Attacks Your Blockchain Company Should Protect Against

2023-03-06 by


Today is Cyber Monday, a day for online deals in the United States.

Money spent on a given purchase is not the only concern for many of us, when we make transactions.

Some Transaction Security and Privacy Concerns on the Blockchain

Our transactions, both online and in person, come with various types of concerns, including but not limited to those related to security and privacy.

Blockchain may add further complexity to existing concerns, including the rise of the following types of cyber attacks:

  • Economic denial of service (EDoS), whereby sophisticated attackers can modify the contract’s unspent transaction output (UTXO) faster than the victims can react, thus blocking them from interacting with it
  • False deposits:  A bad actor may be able to generate a deposit event without making a real deposit, or make a deposit with a valueless token, which enables that bad actor to withdraw value from the bridge on the other side.
  • Validator flaws:  An attacker may try to create fake deposits capable of defeating the processes that cross-chain bridges put in place to validate deposits before funds can be transferred.
  • Validator takeover:  By controlling a majority of votes among validators, a hacker can approve any transfers.
  • Social engineering, which may enable attackers to access privileged accounts, to gain private information and perform transactions and other actions that they should not be able to perform

Some Considerations in Developing Effective Solutions 

The following technical solutions and design patterns may be helpful for safe, effective transactions on the blockchain.

  • Malleable transactions:  Make transactions suitably malleable, so that intermediaries (at equilibrium, miners) can compete to get the transactions accepted by the blockchain in exchange for a fee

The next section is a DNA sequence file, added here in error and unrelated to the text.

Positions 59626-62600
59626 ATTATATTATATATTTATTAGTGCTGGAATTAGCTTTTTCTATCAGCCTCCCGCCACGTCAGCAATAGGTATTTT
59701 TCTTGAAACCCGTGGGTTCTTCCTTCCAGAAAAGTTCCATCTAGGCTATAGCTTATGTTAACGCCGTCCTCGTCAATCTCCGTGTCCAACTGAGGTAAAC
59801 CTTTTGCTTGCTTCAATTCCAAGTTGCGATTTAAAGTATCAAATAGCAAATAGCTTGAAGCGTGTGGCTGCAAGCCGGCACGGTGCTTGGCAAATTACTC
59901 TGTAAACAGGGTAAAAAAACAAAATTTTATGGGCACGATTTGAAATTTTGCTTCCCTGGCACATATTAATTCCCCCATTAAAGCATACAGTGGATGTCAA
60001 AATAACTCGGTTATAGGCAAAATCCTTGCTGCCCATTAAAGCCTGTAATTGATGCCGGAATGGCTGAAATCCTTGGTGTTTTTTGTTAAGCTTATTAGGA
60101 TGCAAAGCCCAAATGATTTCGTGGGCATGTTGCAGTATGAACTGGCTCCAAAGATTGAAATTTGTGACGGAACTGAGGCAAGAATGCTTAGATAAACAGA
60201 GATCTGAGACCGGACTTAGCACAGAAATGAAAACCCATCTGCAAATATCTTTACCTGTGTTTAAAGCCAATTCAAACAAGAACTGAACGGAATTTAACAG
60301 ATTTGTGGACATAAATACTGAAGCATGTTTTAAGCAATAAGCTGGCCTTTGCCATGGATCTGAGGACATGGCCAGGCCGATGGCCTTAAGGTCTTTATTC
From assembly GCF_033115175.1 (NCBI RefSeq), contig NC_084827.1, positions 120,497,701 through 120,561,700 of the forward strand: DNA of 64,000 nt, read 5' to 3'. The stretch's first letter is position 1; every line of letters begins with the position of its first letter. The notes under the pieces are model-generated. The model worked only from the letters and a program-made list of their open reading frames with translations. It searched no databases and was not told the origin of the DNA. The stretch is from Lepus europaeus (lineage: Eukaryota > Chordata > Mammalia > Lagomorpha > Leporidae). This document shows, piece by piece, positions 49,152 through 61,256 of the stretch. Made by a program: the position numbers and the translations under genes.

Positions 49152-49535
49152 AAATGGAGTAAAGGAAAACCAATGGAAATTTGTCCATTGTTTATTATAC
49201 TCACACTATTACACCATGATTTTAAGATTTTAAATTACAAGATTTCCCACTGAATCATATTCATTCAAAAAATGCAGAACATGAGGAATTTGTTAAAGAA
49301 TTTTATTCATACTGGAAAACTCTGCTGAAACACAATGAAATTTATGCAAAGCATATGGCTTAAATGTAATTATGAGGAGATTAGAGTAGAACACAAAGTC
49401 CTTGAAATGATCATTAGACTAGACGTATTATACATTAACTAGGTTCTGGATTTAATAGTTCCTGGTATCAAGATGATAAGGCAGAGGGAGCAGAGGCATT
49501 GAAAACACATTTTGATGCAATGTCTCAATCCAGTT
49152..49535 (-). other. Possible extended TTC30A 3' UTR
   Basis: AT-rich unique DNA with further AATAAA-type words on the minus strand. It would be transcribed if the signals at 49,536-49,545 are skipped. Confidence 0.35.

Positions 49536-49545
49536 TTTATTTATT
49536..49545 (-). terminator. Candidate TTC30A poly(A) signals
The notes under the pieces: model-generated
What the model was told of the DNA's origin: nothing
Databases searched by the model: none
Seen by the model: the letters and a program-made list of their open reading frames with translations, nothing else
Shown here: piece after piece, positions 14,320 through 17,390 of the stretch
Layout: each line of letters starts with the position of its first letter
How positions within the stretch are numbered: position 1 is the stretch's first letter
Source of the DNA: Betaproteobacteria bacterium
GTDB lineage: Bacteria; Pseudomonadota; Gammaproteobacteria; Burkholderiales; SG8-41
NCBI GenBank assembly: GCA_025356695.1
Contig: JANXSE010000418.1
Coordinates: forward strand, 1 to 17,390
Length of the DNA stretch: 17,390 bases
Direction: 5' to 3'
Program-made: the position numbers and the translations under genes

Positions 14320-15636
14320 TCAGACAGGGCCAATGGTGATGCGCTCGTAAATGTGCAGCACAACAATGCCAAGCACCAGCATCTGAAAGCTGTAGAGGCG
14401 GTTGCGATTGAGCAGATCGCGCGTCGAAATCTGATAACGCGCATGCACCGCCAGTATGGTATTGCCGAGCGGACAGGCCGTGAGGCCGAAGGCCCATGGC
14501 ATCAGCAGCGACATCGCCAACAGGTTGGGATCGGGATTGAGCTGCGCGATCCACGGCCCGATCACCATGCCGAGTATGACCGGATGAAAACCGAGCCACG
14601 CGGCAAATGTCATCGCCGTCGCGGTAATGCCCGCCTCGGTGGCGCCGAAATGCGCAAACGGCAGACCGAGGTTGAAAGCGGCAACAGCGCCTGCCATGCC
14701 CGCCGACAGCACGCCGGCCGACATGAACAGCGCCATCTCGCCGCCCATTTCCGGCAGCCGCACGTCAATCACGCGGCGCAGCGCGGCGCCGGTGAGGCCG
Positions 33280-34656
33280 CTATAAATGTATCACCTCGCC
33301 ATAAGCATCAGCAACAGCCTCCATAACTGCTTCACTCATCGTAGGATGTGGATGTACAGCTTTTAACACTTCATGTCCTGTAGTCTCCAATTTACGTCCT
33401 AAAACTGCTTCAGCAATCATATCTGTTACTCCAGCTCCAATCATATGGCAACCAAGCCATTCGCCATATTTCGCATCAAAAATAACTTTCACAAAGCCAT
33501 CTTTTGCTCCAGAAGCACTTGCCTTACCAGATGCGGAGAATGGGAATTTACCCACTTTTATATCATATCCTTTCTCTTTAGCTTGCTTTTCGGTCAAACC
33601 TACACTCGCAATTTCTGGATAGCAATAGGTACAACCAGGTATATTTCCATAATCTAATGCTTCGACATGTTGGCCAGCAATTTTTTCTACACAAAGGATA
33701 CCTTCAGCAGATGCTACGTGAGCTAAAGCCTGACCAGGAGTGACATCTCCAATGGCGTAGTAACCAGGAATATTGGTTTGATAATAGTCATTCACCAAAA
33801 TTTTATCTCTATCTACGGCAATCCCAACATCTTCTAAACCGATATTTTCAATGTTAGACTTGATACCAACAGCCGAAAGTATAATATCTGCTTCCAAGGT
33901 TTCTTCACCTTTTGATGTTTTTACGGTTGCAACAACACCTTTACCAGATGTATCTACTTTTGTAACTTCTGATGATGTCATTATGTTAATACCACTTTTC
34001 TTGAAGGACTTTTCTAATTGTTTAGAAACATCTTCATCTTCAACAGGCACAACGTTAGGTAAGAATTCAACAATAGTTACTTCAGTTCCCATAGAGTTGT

• Automated UTXO unlocking scripts:  Implement a design pattern of writing UTXO unlocking scripts wherein transactions are suitably malleable to enable users to interact with contracts as if the blockchain were using an Account/Balance model; Automating this process simplifies the work of developers and users and makes it easier for posting intermediaries (miners) to recognize transactions.
  • Quick, private intersctions:  Enable users to interact with each other and exchange assets with each other quickly, privately, and across blockchains.
  • Interoperability among state channels:  Empower users to interoperate with existing state channel networks like the Bitcoin Lightning Network.

MuKn’s Account View On UTXO Model (AVOUM) and Generalized State Channels solutions empower various types of participants, across multiple blockchains, with the above features.


Money spent on a given purchase is not the only concern for many of us, when we make transactions.

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